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snowlep

Guys please keep comparisons that have no effect on the situation (openings) out of this. Sure CSpence called the Sabre a pos, but I'd rather focus on the 17 year old part instead; could so many jumps affect the material and make it more porous degrading the flare?

Anyway, next week I'm looking at making at least 10 jumps on my Pilot and seeing how it goes, but from the first 2 jumps I made I'm expecting no stress whatsoever. Nonetheless, I can't believe I've had such a different experience landing two canopies of relatively similar design, both with good lines, except if 17yo fabric of one vs the still slippery fabric of the 5yo one could have such an effect.



http://www.dropzone.com/cgi-bin/forum/gforum.cgi?do=search_results&search_forum=all&search_string=Sabre%201%20hard%20opening&sb=score&mh=25

You asked what was wrong with a Sabre and then you don't want to hear the reply. Good luck and have fun learning.
Replying to: Re: Stall On Jump Run Emergency Procedure? by billvon

If the plane is unrecoverable then exiting is a very very good idea.

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I jumped a very out of trim Sabre 1 from jump 45-122 and was having a very hard time on the landings, I wasn't getting much out of the flare. I thought it was me (and granted with my jump numbers of course I wasn't doing everything perfectly) and was trying to adjust my flare timing. Jump 122 I was experimenting with flaring higher and ended up breaking my ankle on a hard landing. I would recommend making sure the canopy is in good shape by getting inspected by a rigger. Now that I'm on a new canopy my landings are fine. Good luck.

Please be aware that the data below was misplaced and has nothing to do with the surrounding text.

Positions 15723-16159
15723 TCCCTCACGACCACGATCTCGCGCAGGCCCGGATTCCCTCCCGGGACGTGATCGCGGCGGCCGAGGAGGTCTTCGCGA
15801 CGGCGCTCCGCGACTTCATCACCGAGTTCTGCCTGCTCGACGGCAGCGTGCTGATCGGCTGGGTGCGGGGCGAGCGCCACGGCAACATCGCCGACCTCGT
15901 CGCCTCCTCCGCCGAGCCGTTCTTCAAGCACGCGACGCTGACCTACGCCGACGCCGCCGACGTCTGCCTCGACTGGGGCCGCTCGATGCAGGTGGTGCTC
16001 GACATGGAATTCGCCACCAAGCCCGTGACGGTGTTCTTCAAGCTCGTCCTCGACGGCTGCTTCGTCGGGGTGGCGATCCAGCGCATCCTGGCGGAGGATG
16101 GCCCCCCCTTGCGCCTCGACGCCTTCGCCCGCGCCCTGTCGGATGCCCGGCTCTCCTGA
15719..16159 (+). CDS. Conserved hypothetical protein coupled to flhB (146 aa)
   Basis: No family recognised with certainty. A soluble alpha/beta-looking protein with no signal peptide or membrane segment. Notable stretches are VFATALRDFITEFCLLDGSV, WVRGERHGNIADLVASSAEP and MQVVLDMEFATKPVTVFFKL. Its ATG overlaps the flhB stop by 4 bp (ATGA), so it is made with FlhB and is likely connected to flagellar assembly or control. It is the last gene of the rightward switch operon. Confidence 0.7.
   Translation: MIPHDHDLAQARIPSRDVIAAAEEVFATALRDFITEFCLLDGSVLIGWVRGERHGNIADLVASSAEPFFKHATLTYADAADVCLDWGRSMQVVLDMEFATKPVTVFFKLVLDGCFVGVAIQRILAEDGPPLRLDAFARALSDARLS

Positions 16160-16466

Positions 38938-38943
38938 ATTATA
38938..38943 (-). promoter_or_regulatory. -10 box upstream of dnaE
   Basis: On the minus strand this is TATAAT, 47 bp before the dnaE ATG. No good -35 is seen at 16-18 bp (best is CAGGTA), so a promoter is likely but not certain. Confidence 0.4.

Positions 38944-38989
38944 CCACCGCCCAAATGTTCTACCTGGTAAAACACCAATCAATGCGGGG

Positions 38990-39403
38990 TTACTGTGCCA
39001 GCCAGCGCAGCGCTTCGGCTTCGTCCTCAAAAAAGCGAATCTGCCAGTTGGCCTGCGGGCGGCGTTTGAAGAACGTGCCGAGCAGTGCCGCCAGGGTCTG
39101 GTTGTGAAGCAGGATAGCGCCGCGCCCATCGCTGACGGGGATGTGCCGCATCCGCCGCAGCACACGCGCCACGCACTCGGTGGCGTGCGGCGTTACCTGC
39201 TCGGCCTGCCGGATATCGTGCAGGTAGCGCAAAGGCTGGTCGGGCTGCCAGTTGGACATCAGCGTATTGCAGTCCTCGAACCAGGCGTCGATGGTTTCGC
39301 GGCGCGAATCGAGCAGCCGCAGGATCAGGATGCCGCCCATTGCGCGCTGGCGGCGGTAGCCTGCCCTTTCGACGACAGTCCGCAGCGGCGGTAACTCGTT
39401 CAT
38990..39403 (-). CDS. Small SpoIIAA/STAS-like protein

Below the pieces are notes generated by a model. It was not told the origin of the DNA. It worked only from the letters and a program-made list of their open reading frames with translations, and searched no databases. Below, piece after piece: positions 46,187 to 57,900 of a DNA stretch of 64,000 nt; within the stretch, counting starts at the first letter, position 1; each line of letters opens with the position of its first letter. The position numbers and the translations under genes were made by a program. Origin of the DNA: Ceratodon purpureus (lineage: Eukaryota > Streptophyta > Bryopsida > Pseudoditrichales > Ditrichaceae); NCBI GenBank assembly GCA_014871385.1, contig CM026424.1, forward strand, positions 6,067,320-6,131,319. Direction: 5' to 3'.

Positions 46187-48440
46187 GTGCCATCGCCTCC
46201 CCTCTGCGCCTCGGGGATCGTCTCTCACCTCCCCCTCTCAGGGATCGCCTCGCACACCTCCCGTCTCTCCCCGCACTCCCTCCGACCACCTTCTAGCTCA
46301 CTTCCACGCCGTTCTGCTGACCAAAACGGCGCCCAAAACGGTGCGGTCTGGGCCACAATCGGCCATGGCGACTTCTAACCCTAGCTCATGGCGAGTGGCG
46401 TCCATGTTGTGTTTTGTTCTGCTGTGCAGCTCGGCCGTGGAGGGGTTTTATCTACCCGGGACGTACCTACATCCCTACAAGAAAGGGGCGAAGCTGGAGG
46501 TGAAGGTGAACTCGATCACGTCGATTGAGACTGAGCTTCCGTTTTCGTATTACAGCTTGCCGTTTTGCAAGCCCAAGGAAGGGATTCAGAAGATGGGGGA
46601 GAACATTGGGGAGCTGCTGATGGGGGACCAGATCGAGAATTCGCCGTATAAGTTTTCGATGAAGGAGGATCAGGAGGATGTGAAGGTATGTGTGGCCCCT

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snowlep

Thank you for your replies. The Sabre in question is a Sabre1 (DOM '97), my canopy is the a Pilot 168 ZPX (DOM 2010) I have only 2 jumps on (best landings ever), but yesterday I went back to the rented Sabre because I don't have an AAD on my rig (w/ the Pilot) and it's DZ policy.



See if your DZ will allow you to put your main into their rental. You will need someone's help swapping it out. Its worth learning how to do.

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DBCOOPER

For one thing they have been known to hurt people real bad on opening. I'm one of them.


there should be a ceremonial burning of ALL Sabre1 canopies. (This is from a guy who jumps a Stiletto, also 20 year old design.)
You are not now, nor will you ever be, good enough to not die in this sport (Sparky)
My Life ROCKS!
How's yours doing?

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Squeak

***For one thing they have been known to hurt people real bad on opening. I'm one of them.


there should be a ceremonial burning of ALL Sabre1 canopies. (This is from a guy who jumps a Stiletto, also 20 year old design.)

Quite a few wingsuiters would take issue with that. The Sabre 1 is an excellent WS canopy. :P

I'm more concerned at the OP's wingloading @ 75 jumps. Seems pretty aggressive.